South Africa's President Thabo Mbeki, successor to Nelson Mandela, is embroiled in a diplomatic row after refusing a one-on-one meeting with exiled Tibetan spiritual leader and Nobel peace laureate, the Dalai Lama.
The Tibetan leader arrived in South Africa last week to attend the Parliament of World Religions, which is about to open in Cape Town. Theologians and representatives of the world's main religions are now arriving in South Africa for the meeting, which will bring about 6000 members of all faiths to Cape Town.
A national newspaper, the Sunday Independent, reported on November 28 that President Mbeki had caved in to pressure from Beijing to cancel a meeting with the Dalai Lama on December 7. Beijing, which occupies Tibet and has been accused of suppressing ancient Tibetan culture and interfering with its religious institutions, is highly critical of those who campaign for Tibetan independence.
The pressure was reportedly applied by a senior Chinese politician, Li Peng, who visited South Africa earlier this month. The newspaper revealed that sources in the Office of the President said that Li Peng had told Mbeki he must not meet the Dalai Lama. "The source suggested it was hard to refuse China because of its huge market potential and its veto in the United Nations Security Council," the Sunday Independent said.
Li Peng also tried to scuttle meetings between the Dalai Lama and Israeli politicians last week, when both he and the Tibetan spiritual leader were in Israel.
He told an Israeli journalist that "the Dalai Lama is not simply a religious figure. He is a separatist engaged in separating China. That is why China rejects political activities carried out in other countries against China."
He also cancelled a dinner with the Speaker of the Israeli Parliament, Avraham Burg, who refused the demand to snub the Dalai Lama.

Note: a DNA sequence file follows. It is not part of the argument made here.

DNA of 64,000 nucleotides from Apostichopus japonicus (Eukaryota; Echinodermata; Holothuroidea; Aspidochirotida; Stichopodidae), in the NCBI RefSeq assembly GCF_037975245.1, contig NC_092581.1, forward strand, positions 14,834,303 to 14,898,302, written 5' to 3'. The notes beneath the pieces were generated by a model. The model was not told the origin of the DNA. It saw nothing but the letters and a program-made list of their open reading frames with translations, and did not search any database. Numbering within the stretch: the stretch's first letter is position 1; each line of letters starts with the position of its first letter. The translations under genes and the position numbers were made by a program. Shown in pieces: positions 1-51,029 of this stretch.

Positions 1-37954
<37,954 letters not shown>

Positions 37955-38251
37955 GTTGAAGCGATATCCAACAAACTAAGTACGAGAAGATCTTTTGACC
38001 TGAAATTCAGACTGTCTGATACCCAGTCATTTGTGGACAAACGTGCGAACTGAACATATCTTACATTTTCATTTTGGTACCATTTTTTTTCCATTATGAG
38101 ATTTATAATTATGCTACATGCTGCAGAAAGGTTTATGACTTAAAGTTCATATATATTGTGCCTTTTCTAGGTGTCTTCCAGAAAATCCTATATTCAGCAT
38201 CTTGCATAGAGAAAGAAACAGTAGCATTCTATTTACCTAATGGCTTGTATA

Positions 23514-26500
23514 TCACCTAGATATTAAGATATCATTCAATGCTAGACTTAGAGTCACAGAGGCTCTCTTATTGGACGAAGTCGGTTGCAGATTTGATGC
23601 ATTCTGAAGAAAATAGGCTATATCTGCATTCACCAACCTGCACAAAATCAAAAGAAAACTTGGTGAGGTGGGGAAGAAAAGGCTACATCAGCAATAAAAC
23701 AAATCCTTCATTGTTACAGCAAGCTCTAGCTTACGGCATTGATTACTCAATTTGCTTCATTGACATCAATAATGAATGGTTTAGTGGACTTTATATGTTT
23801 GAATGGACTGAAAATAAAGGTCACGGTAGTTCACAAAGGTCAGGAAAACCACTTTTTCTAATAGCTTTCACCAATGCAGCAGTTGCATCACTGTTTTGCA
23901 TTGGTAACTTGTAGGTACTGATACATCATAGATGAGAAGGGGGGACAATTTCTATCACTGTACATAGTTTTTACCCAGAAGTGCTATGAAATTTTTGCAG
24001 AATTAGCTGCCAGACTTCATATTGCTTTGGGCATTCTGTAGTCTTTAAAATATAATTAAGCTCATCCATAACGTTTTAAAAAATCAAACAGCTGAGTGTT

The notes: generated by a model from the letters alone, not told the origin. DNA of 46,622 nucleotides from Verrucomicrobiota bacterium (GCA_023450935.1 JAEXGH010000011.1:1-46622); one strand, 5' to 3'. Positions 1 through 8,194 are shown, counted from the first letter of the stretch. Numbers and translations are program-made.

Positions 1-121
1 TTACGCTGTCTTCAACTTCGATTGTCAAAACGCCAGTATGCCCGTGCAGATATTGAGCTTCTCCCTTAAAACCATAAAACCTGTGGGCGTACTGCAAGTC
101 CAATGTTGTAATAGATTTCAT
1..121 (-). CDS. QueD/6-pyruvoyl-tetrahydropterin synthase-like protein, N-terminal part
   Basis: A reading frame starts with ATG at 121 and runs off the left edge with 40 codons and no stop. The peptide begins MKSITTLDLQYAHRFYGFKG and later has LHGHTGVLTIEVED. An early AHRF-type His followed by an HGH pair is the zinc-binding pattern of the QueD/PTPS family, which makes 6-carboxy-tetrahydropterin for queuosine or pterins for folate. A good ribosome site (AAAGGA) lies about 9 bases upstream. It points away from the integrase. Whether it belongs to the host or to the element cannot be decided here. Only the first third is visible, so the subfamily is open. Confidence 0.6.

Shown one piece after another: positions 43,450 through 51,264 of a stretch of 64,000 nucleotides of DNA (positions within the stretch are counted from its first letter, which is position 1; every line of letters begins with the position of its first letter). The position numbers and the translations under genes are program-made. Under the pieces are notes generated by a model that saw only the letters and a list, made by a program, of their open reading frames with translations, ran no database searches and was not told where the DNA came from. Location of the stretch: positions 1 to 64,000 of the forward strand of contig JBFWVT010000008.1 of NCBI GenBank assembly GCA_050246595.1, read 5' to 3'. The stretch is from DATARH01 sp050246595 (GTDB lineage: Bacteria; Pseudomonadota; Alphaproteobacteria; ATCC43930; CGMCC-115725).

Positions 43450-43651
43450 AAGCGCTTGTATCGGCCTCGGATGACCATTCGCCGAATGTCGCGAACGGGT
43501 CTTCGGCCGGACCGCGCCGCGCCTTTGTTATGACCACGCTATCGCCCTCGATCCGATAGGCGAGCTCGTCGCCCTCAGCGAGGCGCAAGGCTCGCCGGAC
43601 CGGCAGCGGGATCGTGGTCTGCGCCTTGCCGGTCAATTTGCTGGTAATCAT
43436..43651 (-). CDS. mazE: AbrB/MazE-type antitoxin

Parks Mankahlana, President Mbeki's spokesman, had tried to defuse the controversy over the Dalai Lama's visit. First he claimed that Mbeki had not refused the Dalai Lama's request for a private meeting.
"No decision has been taken," he said.
But then Mankahlana followed this up by confirming: "We are looking at [Mbeki's] diary to see if we can accommodate him in a group of people. He's not going to see him [alone] but only for reasons of time."
Mbeki's fumbling of the Dalai Lama's visit has drawn wide criticism. The Sunday Independent quoted a local Tibetan support group as describing Mbeki's stance a "sad hypocrisy", noting that Nelson Mandela had openly met the Dalai Lama in 1996.
"Are we now just a government for sale? Human rights are not a trade-off for economic development," the Tibetan group asked.
Desmond Tutu, the former Anglican Archbishop of Cape Town, and also a winner of the Nobel Peace Prize, said: "I'm sorry that my president has not been able to meet him. Nelson Mandela had met the Dalai Lama alone and would probably do so again."
Mbeki's decision was "sad", Archbishop Tutu said.
Copyright © 1999 Ecumenical News International
The Council for a Parliament of the World's Religions Web site has some information about the South Africa conference, but not much.
See our earlier coverage about the Dalai Lama and marketing Buddhism, "Spirituality Without Religion" (Nov. 23, 1999).
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